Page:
The housing market is a roller coaster. It’s been on a wild ride since its origin, and it doesn’t look like it will be slowing down anytime soon.
According to a report by Real Capital Analytics (RCA), the industry contributed more than $2.7 trillion to the U.S. economy in 2016 and employed 6 million people nationwide (3% of all workers). According to another report by Real Capital Analytics (RCA), the size of the professionally managed global real estate investment market increased from $9.6 trillion in 2019 to $10.5 trillion in 2020, according to a report by Real Capital Analytics (RCA).
This represented an increase of 8% over 2018’s total and was driven by strong investor demand for core assets, particularly those located in gateway cities. In addition, investors are increasingly looking at secondary markets as opportunities arise due to supply constraints and limited development activity.
The National Housing Act, passed in 1934 to strengthen the residential real estate market, created the Federal Housing Administration (FHA). FHA provides mortgage insurance on loans made by FHA-approved lenders throughout the United States and its territories. It also allows for more people to purchase homes because it makes mortgages more affordable and accessible.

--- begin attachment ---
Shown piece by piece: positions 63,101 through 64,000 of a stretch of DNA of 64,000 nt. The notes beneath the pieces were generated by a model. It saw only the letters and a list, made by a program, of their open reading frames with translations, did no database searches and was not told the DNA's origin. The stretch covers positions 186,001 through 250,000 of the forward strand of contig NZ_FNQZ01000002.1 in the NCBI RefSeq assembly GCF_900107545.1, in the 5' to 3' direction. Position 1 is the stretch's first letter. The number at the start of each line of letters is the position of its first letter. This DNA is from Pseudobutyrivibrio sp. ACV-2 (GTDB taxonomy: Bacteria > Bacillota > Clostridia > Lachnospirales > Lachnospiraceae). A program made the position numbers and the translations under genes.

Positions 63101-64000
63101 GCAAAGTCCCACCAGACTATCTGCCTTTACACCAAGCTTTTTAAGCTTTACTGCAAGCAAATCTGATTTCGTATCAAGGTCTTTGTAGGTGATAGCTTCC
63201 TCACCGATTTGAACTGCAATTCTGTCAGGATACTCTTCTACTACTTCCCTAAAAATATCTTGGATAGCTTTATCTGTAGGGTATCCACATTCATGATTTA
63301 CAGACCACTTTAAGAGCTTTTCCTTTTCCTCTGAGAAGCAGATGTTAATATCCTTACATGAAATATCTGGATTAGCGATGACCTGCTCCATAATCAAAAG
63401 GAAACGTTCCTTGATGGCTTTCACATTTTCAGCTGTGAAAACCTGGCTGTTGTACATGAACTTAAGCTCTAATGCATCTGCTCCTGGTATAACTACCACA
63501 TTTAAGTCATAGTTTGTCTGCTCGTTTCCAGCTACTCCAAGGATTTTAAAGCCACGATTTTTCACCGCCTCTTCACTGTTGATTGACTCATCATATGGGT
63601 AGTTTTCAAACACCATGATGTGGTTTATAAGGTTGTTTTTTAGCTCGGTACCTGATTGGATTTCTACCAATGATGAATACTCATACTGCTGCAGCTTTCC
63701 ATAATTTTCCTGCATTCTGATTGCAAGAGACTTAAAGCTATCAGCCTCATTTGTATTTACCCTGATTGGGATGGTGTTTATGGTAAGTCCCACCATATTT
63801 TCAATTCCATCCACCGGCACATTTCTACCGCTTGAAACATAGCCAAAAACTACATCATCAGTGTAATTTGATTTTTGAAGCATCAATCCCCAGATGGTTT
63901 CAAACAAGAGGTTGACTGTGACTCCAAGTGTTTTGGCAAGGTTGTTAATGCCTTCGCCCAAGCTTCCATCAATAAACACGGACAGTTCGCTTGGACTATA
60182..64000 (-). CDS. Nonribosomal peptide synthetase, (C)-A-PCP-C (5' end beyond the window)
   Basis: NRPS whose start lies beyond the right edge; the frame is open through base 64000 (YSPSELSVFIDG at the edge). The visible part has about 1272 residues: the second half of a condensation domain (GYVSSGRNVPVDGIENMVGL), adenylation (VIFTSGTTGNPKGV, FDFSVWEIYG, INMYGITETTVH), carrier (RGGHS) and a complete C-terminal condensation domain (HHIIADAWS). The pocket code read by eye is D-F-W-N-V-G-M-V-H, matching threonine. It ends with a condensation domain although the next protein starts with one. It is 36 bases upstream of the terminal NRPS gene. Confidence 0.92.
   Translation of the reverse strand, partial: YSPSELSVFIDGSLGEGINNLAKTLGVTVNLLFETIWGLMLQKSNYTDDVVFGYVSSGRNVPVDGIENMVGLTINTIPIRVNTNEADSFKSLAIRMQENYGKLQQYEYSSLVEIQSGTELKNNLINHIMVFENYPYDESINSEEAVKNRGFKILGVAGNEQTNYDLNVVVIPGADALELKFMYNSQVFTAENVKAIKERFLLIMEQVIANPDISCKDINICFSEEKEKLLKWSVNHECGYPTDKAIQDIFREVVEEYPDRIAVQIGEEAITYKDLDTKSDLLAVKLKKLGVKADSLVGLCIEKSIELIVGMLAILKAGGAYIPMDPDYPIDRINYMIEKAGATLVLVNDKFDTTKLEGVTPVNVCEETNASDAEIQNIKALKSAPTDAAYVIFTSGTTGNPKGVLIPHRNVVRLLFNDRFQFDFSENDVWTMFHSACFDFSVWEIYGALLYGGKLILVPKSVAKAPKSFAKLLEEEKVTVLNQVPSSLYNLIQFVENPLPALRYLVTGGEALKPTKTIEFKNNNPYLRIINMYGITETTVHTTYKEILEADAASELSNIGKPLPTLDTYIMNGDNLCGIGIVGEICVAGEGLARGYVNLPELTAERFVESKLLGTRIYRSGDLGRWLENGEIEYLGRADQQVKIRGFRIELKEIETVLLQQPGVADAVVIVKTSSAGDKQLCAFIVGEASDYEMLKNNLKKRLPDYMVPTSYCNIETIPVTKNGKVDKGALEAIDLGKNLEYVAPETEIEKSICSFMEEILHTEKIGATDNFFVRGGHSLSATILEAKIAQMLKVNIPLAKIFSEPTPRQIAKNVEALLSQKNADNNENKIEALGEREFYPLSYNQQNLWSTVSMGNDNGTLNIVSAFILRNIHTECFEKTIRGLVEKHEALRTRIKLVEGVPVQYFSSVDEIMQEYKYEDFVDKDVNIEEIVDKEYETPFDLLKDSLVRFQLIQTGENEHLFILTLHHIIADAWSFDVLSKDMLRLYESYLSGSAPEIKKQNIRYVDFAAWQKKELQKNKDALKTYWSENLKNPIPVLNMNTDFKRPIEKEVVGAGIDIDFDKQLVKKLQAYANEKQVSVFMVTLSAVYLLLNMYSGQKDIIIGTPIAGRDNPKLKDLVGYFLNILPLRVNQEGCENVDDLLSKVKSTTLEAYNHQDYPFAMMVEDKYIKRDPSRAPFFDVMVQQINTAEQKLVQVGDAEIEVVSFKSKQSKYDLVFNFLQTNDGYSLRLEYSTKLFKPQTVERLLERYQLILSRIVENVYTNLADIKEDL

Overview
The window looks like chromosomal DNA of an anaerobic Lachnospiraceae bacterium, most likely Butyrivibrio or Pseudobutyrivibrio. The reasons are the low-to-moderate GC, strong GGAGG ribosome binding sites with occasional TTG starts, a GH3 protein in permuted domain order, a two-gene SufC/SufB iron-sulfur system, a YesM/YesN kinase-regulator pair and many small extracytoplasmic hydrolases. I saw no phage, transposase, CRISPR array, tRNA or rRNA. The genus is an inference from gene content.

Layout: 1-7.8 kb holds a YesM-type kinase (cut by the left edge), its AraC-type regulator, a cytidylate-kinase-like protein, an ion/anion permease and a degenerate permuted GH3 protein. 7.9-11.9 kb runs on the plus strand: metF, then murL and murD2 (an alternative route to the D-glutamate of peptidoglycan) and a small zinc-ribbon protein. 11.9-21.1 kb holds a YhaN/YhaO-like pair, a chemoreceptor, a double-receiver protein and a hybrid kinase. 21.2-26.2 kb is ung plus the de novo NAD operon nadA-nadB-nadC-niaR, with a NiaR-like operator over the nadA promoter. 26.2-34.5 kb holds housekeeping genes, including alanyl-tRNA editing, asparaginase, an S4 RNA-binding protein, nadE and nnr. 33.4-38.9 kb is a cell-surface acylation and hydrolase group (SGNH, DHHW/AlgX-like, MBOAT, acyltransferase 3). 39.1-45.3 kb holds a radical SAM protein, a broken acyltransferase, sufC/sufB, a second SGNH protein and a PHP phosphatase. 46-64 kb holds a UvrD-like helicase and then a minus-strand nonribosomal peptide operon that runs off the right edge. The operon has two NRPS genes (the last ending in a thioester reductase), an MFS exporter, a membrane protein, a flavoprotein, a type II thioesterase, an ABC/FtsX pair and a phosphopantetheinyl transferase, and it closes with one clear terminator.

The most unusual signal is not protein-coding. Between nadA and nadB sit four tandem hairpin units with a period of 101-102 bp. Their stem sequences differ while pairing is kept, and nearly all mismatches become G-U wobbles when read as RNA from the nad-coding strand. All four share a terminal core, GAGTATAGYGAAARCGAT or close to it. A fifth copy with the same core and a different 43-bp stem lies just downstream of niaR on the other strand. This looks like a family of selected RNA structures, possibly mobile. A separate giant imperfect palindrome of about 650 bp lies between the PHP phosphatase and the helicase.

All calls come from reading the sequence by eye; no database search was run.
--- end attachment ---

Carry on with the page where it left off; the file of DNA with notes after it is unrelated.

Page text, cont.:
Soon after, the real estate industry managed to grow exponentially. The only dip it saw was in 2008. Home prices in Southern California fell 35% from their peak and have continued to fall since then. This was the largest drop in home values that the industry had ever seen. It was also the reason why many people quickly sold their homes because they feared foreclosure or bankruptcy.
COVID-19 crushed real estate in 2020, shuttering businesses. The industry is still recovering from the shock of this. But it’s recovering at a good pace and coming back to where it peaked. Reports emerged in recent months saying that we might see more hikes in the real estate market soon.
To learn more about the real estate market, visit Prudential Cal’s blog section.